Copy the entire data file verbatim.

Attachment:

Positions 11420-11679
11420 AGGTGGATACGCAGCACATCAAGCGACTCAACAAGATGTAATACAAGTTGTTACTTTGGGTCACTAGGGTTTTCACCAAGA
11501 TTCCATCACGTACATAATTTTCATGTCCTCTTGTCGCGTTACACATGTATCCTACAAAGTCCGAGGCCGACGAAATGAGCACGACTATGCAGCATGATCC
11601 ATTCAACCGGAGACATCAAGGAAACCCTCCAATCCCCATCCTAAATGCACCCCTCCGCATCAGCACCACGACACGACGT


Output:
Positions 11420-11679
11420 AGGTGGATACGCAGCACATCAAGCGACTCAACAAGATGTAATACAAGTTGTTACTTTGGGTCACTAGGGTTTTCACCAAGA
11501 TTCCATCACGTACATAATTTTCATGTCCTCTTGTCGCGTTACACATGTATCCTACAAAGTCCGAGGCCGACGAAATGAGCACGACTATGCAGCATGATCC
11601 ATTCAACCGGAGACATCAAGGAAACCCTCCAATCCCCATCCTAAATGCACCCCTCCGCATCAGCACCACGACACGACGT